Looting Versailles

Looting Versailles
My first book of poems, just released by Alabaster Leaves Publishing

Wednesday, November 11, 2015

Dylan Cutting Edge, James Merrill Changing Light, Sense of Poetic (like Humor), Austen, Proust

I emailed my friend Grace, and she recommended I post what I emailed her...

I hope your sister is well. Was pretty jealous to see your pictures from the Antioch workshop. X’s hair, man. Hipster. Same goes for Y with that hat lol. 

Anyway, I got kind of into basing poems loosely on the pantoum, I want to keep doing it. I wrote a couple - one not so unusual, one where I added a fifth sort of “form free” line that just hangs out with the rest of the stanza, not keeping to any strict rules. I think there is room to play with that form that I’ve not seen others do, aside from loosening rules and altering lines a bit. But there’s room for more altering while keeping something of the essence.  

I’ve read about 1/3 of Book of Ephraim, which is supposed to be a major long poem in itself, part of Merrill’s Sandover epic, and I’ve been happy that it’s typical Merrill style, but not blown away as I’d hoped to be. 

I saw a painter’s work recently that I really like — I assume like most poets, you probably enjoy most the other classical art forms: Paint, Sculpture, music. Check out Edward Burne-Jones if you aren’t familiar (apologies if you are and I’m insulting or offending you!). His colors and figures are so striking, chromatic and dramatic - reminds me of Caravaggio and Titian with the refracting and flare of the bodies.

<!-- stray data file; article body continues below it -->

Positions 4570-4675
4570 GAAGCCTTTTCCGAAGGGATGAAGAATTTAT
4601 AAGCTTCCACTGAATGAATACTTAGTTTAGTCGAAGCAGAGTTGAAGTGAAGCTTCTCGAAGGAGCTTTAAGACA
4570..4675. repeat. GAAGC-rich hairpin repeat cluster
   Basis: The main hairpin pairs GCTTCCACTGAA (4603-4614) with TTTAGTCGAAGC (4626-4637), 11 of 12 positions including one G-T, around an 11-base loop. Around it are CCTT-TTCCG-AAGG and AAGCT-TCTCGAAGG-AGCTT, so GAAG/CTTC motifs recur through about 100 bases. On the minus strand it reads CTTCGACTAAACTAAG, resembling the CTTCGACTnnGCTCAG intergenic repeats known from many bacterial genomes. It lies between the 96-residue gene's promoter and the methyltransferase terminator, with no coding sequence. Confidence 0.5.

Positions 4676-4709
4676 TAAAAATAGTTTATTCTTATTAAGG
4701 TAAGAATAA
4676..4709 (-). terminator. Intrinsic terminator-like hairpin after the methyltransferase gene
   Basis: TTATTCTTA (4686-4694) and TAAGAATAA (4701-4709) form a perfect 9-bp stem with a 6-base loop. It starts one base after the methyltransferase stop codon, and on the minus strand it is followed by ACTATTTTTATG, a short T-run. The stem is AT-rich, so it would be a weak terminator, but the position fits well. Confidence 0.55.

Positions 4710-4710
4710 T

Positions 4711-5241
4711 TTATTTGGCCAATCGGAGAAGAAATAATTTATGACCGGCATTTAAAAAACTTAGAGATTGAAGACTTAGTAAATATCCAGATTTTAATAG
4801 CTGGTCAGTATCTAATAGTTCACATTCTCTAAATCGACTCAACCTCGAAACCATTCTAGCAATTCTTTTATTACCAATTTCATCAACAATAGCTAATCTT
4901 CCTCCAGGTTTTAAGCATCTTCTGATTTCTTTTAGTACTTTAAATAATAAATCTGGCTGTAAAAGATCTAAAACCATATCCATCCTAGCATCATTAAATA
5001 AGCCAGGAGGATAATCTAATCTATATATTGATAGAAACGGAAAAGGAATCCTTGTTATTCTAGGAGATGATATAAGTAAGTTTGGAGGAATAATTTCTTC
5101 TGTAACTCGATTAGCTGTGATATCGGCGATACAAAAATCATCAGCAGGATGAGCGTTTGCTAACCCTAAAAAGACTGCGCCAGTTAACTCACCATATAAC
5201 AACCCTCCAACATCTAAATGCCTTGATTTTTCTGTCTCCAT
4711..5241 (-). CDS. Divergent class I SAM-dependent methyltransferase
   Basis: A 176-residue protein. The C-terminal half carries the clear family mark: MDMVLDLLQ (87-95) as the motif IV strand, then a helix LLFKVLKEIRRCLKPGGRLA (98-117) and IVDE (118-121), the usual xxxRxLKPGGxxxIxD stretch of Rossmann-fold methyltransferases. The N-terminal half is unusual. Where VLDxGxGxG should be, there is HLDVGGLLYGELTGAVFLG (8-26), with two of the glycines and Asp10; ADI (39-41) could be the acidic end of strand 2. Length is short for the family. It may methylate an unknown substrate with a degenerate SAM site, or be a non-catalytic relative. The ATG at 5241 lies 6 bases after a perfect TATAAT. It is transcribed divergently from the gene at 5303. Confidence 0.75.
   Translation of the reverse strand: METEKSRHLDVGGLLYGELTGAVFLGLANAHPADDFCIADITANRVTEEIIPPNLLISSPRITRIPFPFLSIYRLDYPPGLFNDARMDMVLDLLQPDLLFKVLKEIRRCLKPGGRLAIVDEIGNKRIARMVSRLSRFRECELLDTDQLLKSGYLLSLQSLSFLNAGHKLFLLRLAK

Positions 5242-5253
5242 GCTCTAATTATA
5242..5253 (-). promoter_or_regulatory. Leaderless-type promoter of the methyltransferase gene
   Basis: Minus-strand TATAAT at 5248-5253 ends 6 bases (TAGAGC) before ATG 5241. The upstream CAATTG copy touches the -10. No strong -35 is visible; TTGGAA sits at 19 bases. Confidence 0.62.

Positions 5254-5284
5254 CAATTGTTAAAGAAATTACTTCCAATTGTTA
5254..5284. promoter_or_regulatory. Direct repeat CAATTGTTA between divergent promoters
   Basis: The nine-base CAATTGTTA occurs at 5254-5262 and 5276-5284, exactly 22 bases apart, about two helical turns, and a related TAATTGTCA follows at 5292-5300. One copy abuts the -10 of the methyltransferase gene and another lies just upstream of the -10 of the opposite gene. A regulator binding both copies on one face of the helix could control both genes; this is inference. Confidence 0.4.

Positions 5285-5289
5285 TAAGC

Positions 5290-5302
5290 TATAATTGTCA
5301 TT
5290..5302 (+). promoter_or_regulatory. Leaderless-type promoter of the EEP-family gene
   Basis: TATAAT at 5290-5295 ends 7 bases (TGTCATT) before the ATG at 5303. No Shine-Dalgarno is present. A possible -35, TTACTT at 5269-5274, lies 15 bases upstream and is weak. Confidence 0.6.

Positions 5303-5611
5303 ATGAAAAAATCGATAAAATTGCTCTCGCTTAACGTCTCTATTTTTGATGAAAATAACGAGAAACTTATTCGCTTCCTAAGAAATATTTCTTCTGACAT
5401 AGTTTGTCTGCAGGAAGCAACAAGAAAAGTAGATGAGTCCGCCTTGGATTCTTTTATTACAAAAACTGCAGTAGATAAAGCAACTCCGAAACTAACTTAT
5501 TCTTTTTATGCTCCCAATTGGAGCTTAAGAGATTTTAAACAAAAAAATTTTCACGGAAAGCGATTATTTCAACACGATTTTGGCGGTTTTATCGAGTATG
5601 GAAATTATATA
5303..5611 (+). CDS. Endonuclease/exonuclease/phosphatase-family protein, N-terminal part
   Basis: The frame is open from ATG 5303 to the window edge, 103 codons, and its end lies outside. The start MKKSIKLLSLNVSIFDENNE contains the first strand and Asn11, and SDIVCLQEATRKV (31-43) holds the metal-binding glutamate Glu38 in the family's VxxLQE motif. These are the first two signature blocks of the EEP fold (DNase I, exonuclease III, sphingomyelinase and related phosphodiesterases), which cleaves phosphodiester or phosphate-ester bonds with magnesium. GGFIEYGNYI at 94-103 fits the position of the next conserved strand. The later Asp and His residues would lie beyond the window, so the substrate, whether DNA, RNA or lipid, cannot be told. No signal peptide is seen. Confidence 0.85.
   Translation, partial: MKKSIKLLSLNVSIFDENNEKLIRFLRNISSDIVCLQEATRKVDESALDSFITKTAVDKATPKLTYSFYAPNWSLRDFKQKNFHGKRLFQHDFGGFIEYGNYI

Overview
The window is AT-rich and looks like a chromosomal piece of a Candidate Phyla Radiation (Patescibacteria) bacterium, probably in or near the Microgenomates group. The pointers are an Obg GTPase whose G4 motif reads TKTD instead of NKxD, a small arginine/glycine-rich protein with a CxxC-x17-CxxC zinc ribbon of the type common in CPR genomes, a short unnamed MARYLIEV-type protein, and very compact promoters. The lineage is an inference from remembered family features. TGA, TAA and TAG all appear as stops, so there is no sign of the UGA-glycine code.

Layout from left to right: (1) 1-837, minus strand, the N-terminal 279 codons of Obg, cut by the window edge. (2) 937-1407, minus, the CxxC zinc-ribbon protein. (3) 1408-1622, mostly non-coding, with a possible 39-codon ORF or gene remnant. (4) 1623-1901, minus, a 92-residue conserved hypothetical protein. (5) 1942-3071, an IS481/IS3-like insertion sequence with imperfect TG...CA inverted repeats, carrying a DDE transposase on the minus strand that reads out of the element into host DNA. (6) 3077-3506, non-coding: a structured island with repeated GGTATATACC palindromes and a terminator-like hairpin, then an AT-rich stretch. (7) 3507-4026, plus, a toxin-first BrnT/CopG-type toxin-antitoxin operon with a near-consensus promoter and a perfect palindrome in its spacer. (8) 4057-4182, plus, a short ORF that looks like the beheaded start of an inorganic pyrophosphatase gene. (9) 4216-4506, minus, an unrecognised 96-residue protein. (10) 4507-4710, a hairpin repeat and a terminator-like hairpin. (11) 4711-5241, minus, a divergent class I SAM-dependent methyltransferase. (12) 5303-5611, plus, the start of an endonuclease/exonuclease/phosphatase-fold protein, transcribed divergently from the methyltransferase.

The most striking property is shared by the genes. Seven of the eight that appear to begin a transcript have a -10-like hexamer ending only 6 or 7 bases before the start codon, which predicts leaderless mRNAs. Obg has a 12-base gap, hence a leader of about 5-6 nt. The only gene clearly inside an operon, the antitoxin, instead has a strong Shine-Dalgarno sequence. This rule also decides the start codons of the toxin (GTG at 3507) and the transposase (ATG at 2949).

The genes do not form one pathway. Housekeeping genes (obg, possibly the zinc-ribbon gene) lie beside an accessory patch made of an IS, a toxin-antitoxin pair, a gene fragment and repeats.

The Bob Dylan discs - some unreleased takes from the mid-60s I posted about on FB - is insightful regarding the creative process, the purely aesthetic disinterested making. I mean, he rarely shows much devotion to an idea (isn't "married to it") - a sound fragment, lyric or instrument, if he doesn’t like the result. He doesn’t have “anything to say,” just wants to drive the crowd wild sort of - the interest is in the experience, it’s impersonal, made up. 

Have you read about the aesthetic response much, or considered the idea of “disinterestedness” much, heard of it? I think it’s kind of an odd expression, but probably best-suited to how I feel I should approach an art object. Not ask it FOR anything or to do anything i.e. give me some meaningful message or wonder “is it good?” and “why?” Just experience it - the effective ones ought to absorb us then, or grab our attention — at least, that much was stated in the Encyclopedia of Poetry, and I think Wilde and Keats have said as much in similar terms. Definitely the absorbing I’ve recognized in myself, I agree the disinterested approach is useful - anything less is obstructing my appreciation, I find. Also, freeing yourself from disinterestedness is robbing yourself of a beautiful experience and an easy way to cheapen one - "this doesn't make any sense, people don't talk like that, blah blah..."